Political Calculations
Unexpectedly Intriguing!
June 24, 2019

The S&P 500 (Index: SPX) reached new heights in the third week of June 2019 as the U.S. Federal Reserve's signaled it would soon begin slashing its Federal Funds Rate, lifted by the prospects the Fed may implement as many as four rate cuts happening between between the present and the end of the first quarter of 2020.

Alternative Futures - S&P 500 - 2019Q2 - Standard Model with RedZone Forecast Assuming Investors Focus on 2020-Q1 from 21 June 2019 through 15 July 2019 - Snapshot on 21 Jun 2019

Although the odds of a Fed rate cut in 2020-Q1 dropped below 50% again on Friday, 21 June 2019, we think the potential for a fourth rate cut in March 2020 will continue to fix investors' attention on this distant future quarter, unless and until they might have a more compelling reason to reset their focus upon a different point of time in the future.

With that assumption in place, we've added a redzone forecast range to our alternative futures spaghetti forecast chart, where we would anticipate the S&P 500 to fall while investors set their focus on 2020-Q1 during the next several weeks while the echo of past volatility in stock prices affects the accuracy of our dividend futures-based model in projecting future stock prices.

And because we're so close to the end of 2019-Q2, which is already over where the quarter's dividend futures contracts are concerned, we'll take advantage of the opportunity to project the potential futures for the S&P 500 through the end 2019-Q3:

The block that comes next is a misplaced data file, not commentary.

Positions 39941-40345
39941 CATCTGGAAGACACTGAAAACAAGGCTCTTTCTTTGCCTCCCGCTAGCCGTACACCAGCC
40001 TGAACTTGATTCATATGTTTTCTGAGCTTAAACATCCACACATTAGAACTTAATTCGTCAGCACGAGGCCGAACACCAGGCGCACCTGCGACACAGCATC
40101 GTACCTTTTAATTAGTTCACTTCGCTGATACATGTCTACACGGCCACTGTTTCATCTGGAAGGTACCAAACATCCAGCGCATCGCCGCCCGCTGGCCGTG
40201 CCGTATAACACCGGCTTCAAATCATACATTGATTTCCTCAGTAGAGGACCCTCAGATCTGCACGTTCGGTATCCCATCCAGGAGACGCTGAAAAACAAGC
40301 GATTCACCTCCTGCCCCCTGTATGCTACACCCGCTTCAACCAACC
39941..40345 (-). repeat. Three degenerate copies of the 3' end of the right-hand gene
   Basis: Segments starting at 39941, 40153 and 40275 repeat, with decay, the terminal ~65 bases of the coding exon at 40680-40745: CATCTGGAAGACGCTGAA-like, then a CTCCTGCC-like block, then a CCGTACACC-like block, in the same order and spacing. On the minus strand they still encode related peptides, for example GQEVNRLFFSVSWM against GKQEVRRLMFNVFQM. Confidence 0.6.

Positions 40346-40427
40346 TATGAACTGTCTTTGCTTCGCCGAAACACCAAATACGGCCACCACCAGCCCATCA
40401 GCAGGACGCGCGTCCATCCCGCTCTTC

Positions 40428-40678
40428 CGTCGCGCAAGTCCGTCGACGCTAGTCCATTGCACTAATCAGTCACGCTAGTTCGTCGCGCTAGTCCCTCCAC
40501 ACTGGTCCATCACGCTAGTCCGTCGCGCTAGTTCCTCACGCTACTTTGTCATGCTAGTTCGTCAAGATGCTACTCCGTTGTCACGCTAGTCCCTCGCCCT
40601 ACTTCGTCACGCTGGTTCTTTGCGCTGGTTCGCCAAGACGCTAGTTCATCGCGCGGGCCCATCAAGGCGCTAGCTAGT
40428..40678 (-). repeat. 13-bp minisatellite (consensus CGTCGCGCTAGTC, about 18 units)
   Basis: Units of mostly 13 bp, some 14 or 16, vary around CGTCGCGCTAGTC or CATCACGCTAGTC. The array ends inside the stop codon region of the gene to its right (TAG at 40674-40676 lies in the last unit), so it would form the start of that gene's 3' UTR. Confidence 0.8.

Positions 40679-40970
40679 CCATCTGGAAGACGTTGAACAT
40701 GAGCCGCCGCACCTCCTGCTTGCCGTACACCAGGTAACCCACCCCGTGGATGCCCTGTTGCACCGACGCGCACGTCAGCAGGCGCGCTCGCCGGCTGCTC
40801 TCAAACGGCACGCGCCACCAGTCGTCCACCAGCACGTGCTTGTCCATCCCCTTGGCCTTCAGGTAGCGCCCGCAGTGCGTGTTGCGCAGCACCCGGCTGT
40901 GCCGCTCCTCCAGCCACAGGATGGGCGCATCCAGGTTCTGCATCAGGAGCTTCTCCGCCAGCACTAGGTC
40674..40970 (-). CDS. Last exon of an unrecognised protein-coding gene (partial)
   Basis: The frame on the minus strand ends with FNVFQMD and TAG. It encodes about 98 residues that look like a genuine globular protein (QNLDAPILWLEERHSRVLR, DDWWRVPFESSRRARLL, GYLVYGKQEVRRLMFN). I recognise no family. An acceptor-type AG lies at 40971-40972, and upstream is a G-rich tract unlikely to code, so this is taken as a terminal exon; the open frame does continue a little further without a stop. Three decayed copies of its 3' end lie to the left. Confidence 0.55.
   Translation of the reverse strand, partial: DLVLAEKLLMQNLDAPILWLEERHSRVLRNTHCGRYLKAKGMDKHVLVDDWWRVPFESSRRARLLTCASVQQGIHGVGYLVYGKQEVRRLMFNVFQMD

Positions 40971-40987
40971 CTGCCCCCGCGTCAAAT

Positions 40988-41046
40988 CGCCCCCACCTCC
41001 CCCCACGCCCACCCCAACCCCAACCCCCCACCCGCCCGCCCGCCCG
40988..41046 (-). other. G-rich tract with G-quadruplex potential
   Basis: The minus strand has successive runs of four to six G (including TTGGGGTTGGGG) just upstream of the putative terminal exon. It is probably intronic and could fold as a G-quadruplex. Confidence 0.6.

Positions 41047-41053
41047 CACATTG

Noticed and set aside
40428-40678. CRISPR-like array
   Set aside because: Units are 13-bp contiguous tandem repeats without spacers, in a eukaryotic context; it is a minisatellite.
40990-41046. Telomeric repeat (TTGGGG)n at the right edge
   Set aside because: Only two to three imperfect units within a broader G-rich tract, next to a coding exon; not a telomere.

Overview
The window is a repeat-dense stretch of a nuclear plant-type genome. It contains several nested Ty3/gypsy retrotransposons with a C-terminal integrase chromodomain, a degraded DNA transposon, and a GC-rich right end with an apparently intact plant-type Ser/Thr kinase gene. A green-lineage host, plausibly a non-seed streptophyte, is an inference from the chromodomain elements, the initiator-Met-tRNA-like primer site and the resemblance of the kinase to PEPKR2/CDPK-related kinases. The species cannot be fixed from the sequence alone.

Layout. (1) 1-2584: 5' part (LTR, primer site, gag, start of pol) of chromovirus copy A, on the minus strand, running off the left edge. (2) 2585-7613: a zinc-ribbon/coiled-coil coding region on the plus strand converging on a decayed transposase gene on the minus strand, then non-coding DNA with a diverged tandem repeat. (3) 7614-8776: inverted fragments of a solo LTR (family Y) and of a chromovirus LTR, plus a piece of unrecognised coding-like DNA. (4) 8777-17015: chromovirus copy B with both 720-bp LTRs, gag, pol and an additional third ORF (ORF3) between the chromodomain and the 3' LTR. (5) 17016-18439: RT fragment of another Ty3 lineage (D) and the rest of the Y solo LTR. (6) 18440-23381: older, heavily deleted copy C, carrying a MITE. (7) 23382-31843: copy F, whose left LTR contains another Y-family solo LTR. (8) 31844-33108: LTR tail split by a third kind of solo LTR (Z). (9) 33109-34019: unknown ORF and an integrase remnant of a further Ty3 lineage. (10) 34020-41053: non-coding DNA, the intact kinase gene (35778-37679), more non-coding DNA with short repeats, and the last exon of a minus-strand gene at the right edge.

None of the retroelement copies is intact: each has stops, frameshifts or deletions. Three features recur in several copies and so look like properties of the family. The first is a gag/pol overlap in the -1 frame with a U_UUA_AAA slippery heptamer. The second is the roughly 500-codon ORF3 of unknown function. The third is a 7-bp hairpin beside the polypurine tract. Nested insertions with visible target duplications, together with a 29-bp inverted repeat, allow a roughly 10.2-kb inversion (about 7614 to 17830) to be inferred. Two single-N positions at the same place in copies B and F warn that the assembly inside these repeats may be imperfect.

Alternative Futures - S&P 500 - 2019Q3 - Standard Model with RedZone Forecast Assuming Investors Focus on 2020-Q1 from 21 June 2019 through 15 July 2019 - Snapshot on 21 Jun 2019

On the whole, the S&P 500 behaved predictably during the third week of June 2019. A big reason why that was the case was the flow of news during the week, where we flagged the following headlines as particularly newsworthy for their market-moving potential.

Monday, 17 June 2019
Tuesday, 18 June 2019
Wednesday, 19 June 2019
Thursday, 20 June 2019
Friday, 21 June 2019

At the Big Picture, Barry Ritholtz identified 6 positives and 6 negatives in his review of the week's major economic and market-related news.

The S&P 500 will enter 2019-Q3 relatively near the ceiling for how high it can go with the current expectations for future dividends, which puts it into something of a danger zone. While it has some room to move up from its current record level, events that might cause investors to refocus on the nearer term future would likely coincide with sharp declines in stock prices as 2019-Q3 offers investors heightened risks.